Footnote 8: For reference to Scartino, as played by Beatrice, Isabella, Ercole, Ippolito and Alfonso d'Este, Ludovico il Moro, and others, see: F. Malaguzzi-Valeri, La carte di Locovico il Moro, vol. 1, Milan, 1913, p. 575; A. Venturi, 'Relazioni artistiche tra le corti di Milano e Ferrara nel secolo XV', Archivio Storico Lombardo, anno XII (pp. 255-280), 1885, p. 254; A. Luzio and R. Renier, Mantova e Urbino[i], Turin and Rome, 1893, pp. 63-5, especially fn. 3, p. 63; the same two authors, 'Delle relazioni di Isabella d'Este Gonzaga con Lodivico e Beatrice Sforza', [i]Archivio Storico Lombardo, anno XVII (pp. 74-119, 346-99, 619-74), 1890, p. 368, fn. 1, and pp. 379-80; A Luzio I precettori d'Esabella d'Este,, p. 22; G. Bertoni, 'Tarocchi versificati' in Poesie, leggende, costumanze del medio evoModena, 1917, p. 219; and the Diario Ferrarese of 1499 in Muratori, Rerum Italicarum Scriptores, vol. 24, p. 376. A letter of August 1493 quoted by Malaguzzi-Valeri and by Luzio and Renier appears to imply that Scartino was a three-handed game. The earliest reference is from 1492; one is from 1509, one from 1517, and all the rest from the 1490's. Several concern the obtaining or ordering of packs of Scartino cards (para de carte da scartino or para de scartini), which appear all to have come from Ferrara; what was special about these cards there is no way of telling. It is just conceivable that Scartino was itself a particular type of Tarot game, and that these were therefore Tarot packs of a special type; but, unless they were very special, it does not seem very likely that Lodovico Sforza should have been having to obtain Tarot packs from elsewhere. Most of the references are about games of Scartino being played.
mikeh wrote:To be fair, my example would better have not been Haagendasz, but something from the 15th or 16th century. I don't know whether there was a regular rule that game-makers followed when they created new names for games or aspects of them: for example, is there. for example, a tramsformation pattern by which "scartare" leads to "Scaratino" and to "scat"? I don't know enough about 15th century card games/terms and how they came about.
Skat was developed by the members of the Brommesche Tarok-Gesellschaft between 1810 and 1817 in Altenburg, in what is now the Federal State of Thuringia, Germany, based on the three-player game of Tarock, also known as Tarot, and the four-player game of Schafkopf (the American equivalent being Sheepshead). In the earliest known form of the game, the player in prior position was dealt twelve cards to the other players' ten each, made two discards, constituting the skat, and then announced a contract. But the main innovation of this new game was then that of the Bidding process.
The first text book on the rules of Skat was published in 1848 by a secondary school Professor called J. F. L. Hempel. Nevertheless, the rules continued to differ by region until the first attempt to set them in order was made by a congress of Skat players on Saturday, 7th of August 1886 in Altemburg, being the first official rules finally published in book form in 1888 by Theodor Thomas of Leipzig. The current rules, followed by both the ISPA and the German Skat Federation, date from Jan. 1, 1999.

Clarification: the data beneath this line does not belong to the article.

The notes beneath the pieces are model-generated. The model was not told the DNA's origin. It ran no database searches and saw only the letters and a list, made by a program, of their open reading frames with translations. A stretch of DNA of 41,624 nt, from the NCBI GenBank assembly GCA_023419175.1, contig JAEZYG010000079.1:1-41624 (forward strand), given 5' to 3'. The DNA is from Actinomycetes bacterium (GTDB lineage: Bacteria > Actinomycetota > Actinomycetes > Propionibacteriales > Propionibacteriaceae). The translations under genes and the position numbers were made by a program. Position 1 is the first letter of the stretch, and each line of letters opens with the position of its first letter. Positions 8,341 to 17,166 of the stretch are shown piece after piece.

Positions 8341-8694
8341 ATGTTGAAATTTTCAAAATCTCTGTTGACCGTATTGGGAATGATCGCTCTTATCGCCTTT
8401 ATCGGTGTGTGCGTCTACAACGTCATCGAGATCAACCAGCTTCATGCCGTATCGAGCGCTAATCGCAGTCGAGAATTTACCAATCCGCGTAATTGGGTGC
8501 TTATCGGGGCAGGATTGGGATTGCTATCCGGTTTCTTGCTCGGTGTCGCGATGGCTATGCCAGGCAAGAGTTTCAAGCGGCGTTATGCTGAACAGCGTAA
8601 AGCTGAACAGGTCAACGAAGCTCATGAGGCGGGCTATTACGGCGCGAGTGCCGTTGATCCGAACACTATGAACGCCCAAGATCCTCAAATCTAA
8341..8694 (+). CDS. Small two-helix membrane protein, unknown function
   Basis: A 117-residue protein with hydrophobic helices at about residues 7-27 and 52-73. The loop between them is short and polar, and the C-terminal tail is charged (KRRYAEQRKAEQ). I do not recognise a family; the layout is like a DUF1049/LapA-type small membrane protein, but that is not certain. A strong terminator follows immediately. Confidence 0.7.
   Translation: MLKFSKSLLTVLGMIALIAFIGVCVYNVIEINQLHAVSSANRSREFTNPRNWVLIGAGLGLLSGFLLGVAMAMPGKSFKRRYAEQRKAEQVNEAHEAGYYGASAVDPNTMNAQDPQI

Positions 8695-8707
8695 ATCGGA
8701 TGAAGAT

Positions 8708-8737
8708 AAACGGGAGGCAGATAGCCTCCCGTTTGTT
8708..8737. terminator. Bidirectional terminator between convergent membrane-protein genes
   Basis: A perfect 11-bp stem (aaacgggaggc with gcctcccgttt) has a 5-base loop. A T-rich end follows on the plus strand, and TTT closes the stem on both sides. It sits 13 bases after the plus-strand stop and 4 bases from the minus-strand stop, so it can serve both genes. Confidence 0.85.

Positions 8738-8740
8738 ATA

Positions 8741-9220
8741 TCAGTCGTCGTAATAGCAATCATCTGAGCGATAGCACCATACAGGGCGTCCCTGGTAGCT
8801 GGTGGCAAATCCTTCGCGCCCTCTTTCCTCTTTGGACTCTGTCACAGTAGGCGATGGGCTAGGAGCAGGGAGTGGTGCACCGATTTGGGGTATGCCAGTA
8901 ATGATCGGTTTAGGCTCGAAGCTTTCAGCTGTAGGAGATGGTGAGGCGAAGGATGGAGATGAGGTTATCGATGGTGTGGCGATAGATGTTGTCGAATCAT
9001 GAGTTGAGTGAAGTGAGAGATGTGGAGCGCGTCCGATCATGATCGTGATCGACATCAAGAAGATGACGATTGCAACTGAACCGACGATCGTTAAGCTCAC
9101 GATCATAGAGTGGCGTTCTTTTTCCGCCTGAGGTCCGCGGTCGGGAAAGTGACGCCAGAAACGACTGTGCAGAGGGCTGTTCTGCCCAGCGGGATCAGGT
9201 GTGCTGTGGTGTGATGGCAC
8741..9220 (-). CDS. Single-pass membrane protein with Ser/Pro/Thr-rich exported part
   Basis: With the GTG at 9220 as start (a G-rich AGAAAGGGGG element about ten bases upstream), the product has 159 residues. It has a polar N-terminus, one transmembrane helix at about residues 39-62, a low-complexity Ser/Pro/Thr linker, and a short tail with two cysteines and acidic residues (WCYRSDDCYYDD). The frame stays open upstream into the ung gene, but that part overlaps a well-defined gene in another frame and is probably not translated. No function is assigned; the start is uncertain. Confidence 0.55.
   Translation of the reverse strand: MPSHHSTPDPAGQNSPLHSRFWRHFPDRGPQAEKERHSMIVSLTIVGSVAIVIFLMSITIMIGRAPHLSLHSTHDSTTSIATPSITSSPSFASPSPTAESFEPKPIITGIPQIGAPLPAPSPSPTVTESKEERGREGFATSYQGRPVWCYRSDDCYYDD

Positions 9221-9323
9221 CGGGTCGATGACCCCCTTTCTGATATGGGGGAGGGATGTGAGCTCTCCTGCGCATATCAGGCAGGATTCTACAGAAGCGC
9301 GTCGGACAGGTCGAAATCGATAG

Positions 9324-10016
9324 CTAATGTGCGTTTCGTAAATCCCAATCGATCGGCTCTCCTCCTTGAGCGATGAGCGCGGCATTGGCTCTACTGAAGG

The very word Skat is a Tarok term deriving from the Italian word scarto, "scartare", which means to discard or reject, and its derivative "scatola", a box, or a place for safe-keeping. The word scarto is one still used in other Italian card games to this day, and in some German works the word is found spelled "scat".
It is also unnecessary given that the word "taroc" is known in Romance languages, with an original meaning in the range of "stump, block, trunk" etc.
A derived meaning is "stupid, imbecile, idiot" etc.
When the priests returned bringing Apis with them, Cambyses, like the harebrained person that he was, drew his dagger, and aimed at the belly of the animal, but missed his mark, and stabbed him in the thigh.Then he laughed, and said thus to the priests:- "Oh! blockheads, and think ye that gods become like this, of flesh and blood, and sensible to steel? A fit god indeed for Egyptians, such an one! But it shall cost you dear that you have made me your laughing-stock." When he had so spoken, he ordered those whose business it was to scourge the priests, and if they found any of the Egyptians keeping festival to put them to death. (http://www.greektexts.com/library/Herod ... ng/54.html).
29.  ὡς δὲ ἤγαγον τὸν Ἆπιν οἱ ἱρέες, ὁ Καμβύσης, οἷα ἐὼν ὑπομαργότερος, σπασάμενος τὸ ἐγχειρίδιον, θέλων τύψαι τὴν γαστέρα τοῦ Ἄπιος παίει τὸν μηρόν· γελάσας δὲ εἶπε πρὸς τοὺς ἱρέας «ὦ κακαὶ κεφαλαί, τοιοῦτοι θεοὶ γίνονται, ἔναιμοί τε καὶ σαρκώδεες καὶ ἐπαΐοντες σιδηρίων; ἄξιος μέν γε Αἰγυπτίων οὗτός γε ὁ θεός, ἀτάρ τοι ὑμεῖς γε οὐ χαίροντες γέλωτα ἐμὲ θήσεσθε.»ταῦτα εἴπας ἐνετείλατο τοῖσι ταῦτα πρήσσουσι τοὺς μὲν ἱρέας ἀπομαστιγῶσαι, Αἰγυπτίων δὲ τῶν ἄλλων τὸν ἂν λάβωσι ὁρτάζοντα κτείνειν.
Or in machine-English:Fu condutto pe sacerdoti avanti a Cambyse ilquale come lo vide ridendo o pasi disse sono cosi futti gli dei che habbiano carne e sangue e cosi dicendo tratta la spada percosse Apis intro uno coscia e feci batterei sacerdoti con le scope e commesse a suoi che ciascuno de gli Egitti quale si trovasse festeggiare fusse ucisso.
The Italian is much shorter than the English or Greek. Perhaps "taroc' occurs in the manuscript version, if any survived. That is my dead end.It was ahead condutto pe priests to Cambyse ilquale as he/she saw him/it laughing or pasi said I am so futti the gods that habbiano meat and blood and so saying treats the sword it struck Apis intro a thigh and I did I would beat priests with the brooms and orders to his that every de the Egittis which it was found to celebrate fusse ucisso.